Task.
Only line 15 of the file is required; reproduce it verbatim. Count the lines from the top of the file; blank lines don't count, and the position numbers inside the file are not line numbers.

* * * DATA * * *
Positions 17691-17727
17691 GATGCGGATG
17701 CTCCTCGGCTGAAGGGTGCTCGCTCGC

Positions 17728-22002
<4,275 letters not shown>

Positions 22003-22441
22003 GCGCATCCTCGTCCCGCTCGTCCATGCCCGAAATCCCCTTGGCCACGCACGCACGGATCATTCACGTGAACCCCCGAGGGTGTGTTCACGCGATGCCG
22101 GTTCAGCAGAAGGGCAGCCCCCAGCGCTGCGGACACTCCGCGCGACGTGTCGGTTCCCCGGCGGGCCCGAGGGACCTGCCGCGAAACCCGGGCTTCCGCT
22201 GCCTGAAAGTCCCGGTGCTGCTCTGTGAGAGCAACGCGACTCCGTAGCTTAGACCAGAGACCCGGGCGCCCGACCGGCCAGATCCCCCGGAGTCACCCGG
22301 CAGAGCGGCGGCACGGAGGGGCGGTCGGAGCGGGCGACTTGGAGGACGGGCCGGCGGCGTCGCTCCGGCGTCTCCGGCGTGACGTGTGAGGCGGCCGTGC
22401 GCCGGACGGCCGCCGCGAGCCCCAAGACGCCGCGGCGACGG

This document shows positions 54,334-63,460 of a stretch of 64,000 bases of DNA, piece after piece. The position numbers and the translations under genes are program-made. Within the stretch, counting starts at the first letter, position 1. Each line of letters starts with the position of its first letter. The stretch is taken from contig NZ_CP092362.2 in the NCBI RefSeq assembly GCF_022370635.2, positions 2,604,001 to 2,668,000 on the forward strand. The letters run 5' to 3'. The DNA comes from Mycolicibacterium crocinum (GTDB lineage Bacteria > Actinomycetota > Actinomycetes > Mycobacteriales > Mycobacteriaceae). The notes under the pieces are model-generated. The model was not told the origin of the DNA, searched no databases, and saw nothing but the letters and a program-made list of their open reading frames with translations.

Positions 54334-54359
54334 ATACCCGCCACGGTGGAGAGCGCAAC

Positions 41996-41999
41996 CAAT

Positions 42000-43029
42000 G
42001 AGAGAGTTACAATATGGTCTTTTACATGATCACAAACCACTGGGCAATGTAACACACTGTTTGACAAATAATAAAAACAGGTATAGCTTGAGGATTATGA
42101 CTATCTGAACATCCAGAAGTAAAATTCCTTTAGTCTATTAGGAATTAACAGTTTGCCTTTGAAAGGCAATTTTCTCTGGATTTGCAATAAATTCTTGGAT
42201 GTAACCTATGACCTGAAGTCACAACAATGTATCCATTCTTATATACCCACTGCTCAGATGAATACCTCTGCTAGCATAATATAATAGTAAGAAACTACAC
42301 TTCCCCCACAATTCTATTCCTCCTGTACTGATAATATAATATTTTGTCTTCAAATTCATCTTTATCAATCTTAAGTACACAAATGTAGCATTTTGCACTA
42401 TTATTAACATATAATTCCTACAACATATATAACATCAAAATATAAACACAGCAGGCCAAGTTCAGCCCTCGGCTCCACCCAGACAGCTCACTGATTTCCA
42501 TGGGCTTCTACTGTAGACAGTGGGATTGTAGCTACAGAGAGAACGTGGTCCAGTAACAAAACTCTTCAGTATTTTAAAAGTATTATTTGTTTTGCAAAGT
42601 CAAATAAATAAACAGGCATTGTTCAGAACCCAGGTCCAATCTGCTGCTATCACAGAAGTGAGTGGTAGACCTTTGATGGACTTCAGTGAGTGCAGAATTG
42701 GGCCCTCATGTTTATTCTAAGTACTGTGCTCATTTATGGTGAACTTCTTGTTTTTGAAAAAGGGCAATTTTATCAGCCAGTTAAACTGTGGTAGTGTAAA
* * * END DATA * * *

Positions 41996-41999